ASEMPEA’S WEBINAR ON “EU TRADE POLICY AND FREE TRADE AGREEMENTS IN SOUTHEAST ASIA”

ASEMPEA’S WEBINAR ON “EU TRADE POLICY AND FREE TRADE AGREEMENTS IN SOUTHEAST ASIA”

On July 15, the Spain Asean Business Association (ASEMPEA) held its last Webinar of the early season on “EU Trade Policy and Free Trade Agreements in Southeast Asia”. On this occasion the Webinar was presented and moderated by Mr. Antonio Viñal, Secretary-General of Asempea and Director of Avco Legal, and counted on Mr. Jochen Müeller, Deputy Director of the EU Mission in Madrid, as speaker.

Mr. Müeller made a complete and exhaustive analysis of the Free Trade Agreements with Singapore -that entered into force last November 21, 2019- and Vietnam -that will enter into force next August 1-. Through these Treatises, important tariff barriers will gradually be eliminated, thus making these countries more attractive for European and Spanish companies alike.

In addition to tariff barriers, Mr. Müeller examined non-tariff barriers, industrial property rights, access to service sector, public tenders and dispute settlement systems. He concluded by saying that the next Treaty of the so-called New Generation Agreements is being negotiated with Indonesia.

Through the following link it is possible to get access to the Webinar’s video: https://www.youtube.com/watch?v=WsStqb9RleE

This Webinar closed a first cycle of events that started with the interventions of the Ambassadors of Spain to the Philippines, Thailand and Indonesia and the Ambassador of Malaysia to Spain. Next September Asempea will resume its activities in order to give a more concrete vision of the Asean countries and in particular the business opportunities they offer to Spanish companies.

TALK-COLLOQUIUM “CULTURE AND PROTOCOL IN THE WAY OF DOING BUSINESSHE ASEAN”

TALK-COLLOQUIUM “CULTURE AND PROTOCOL IN THE WAY OF DOING BUSINESSHE ASEAN”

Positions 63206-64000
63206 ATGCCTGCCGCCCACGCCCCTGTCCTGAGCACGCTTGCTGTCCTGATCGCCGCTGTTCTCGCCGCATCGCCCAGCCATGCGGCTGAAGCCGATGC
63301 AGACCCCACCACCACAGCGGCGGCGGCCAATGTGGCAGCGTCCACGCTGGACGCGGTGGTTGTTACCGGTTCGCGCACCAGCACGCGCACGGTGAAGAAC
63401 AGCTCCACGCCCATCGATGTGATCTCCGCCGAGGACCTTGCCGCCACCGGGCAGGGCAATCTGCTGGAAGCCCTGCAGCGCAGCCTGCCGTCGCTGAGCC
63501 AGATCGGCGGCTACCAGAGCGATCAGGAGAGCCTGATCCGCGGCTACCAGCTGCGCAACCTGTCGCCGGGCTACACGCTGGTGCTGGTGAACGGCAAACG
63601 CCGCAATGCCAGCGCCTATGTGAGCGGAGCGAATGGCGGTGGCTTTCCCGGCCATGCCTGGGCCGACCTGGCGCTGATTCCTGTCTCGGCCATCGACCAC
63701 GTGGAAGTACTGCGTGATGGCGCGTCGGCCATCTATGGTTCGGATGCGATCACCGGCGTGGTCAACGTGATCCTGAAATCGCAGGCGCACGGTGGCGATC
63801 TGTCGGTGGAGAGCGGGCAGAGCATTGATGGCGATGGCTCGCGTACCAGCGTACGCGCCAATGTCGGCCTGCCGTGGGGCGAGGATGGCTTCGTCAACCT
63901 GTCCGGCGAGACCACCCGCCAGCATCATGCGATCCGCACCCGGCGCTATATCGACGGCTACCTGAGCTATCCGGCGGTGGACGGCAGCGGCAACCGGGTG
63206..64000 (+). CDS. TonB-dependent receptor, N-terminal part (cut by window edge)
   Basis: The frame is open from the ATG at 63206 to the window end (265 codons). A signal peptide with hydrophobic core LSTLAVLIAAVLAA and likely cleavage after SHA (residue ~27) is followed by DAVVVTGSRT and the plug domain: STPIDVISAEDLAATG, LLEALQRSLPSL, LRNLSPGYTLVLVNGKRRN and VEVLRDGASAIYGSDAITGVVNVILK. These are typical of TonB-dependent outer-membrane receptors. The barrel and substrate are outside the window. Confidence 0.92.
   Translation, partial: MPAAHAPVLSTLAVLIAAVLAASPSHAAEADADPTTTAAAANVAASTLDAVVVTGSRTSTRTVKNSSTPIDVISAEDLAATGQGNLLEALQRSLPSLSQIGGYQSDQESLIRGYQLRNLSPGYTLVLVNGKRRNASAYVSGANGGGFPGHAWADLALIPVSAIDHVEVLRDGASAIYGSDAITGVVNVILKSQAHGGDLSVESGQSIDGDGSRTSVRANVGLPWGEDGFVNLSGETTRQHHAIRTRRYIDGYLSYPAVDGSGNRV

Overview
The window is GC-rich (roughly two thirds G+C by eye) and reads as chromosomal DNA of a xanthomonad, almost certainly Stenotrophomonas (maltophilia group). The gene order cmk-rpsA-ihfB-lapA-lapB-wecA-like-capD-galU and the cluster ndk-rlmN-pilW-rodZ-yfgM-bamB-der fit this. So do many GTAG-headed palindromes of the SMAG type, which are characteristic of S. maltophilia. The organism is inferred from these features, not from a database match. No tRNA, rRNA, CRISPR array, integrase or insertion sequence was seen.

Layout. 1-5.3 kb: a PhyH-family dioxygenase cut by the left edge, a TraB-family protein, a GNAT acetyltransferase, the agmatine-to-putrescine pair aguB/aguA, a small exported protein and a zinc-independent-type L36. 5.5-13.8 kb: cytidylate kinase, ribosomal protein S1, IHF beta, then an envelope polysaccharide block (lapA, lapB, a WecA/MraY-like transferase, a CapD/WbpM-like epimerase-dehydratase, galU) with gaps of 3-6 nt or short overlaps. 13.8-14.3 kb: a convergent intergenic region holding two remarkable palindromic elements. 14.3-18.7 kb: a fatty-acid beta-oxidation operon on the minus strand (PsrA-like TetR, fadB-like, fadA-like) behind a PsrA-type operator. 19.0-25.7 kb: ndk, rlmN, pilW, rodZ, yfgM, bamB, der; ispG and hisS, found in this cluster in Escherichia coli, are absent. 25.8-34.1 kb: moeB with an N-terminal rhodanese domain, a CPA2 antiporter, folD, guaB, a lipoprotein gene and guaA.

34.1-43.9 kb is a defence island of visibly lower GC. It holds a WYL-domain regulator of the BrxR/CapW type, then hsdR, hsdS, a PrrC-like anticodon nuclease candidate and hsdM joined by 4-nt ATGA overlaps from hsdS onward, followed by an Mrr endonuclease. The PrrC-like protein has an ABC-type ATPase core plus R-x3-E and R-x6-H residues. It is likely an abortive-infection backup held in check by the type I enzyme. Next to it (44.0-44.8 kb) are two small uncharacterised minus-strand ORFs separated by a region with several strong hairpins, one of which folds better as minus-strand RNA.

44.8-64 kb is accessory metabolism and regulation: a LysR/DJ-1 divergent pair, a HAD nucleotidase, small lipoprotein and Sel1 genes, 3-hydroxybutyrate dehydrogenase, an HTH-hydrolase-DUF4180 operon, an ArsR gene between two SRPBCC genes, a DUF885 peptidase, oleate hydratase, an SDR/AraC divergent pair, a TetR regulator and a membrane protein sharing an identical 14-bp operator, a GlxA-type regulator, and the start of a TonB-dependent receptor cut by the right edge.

Today, January 7, 2020, in our Association’s headquarters, took place a Talk-Colloquium about “CULTURE AND PROTOCOL IN THE WAY OF DOING BUSINESS IN THE ASEAN”, with the participation of Mr. Carlos Gastón, representative of BBVA in South-East Asia for more than twenty years.

The Talk focused on the Asean countries’ specific features that all companies should take into account when doing business in these countries, as well as on the business opportunities the latter offer to Spanish companies throughout this year.

BUSINESS MEETING ON “INCOTERMS 2020”

BUSINESS MEETING ON “INCOTERMS 2020”

Today, December 12, in our Association’s headquarters, we held a business meeting on “INCOTERMS 2020”, given by Mr. Cesar Jiménez, of Kerry Logistics.

The presentation focused on the different types of Incoterms, the main differences between the Incoterms 2010 and the new Incoterms 2020 and, finally, on how importers, exporters, logistic companies and custom companies will be affected by the latter.

SOUTHEAST ASIA AS A DESTINATION FOR SPANISH COMPANIES

SOUTHEAST ASIA AS A DESTINATION FOR SPANISH COMPANIES

Caixabank has just published the Third Edition of its Index for Business Internationalization (ICIE 2019), an Index in which this Spanish bank examines 67 countries from the perspective of five keys that in its opinion are essentials for any internationalization process, such as: accessibility, commercial attraction, financial environment and stability. Yet in this latter case, it does not point out whether this stability is either political or legal, and does not mention security, as important as stability.

According to the results of this search, if we take into consideration first the different regions, we see that Southeast Asia is fourth in the rankings, after Western Europe, Eastern Europe, Central and Western Asia and the Americas; and if we take into account afterwards the different countries, we observe that Singapore is ranked 35, Thailand 48, Malaysia 49, Indonesia 51 and Vietnam 52, between France, the United Kingdom and the United States in the first three places, and Equatorial Guinea, Angola and Sri Lanka in the last three.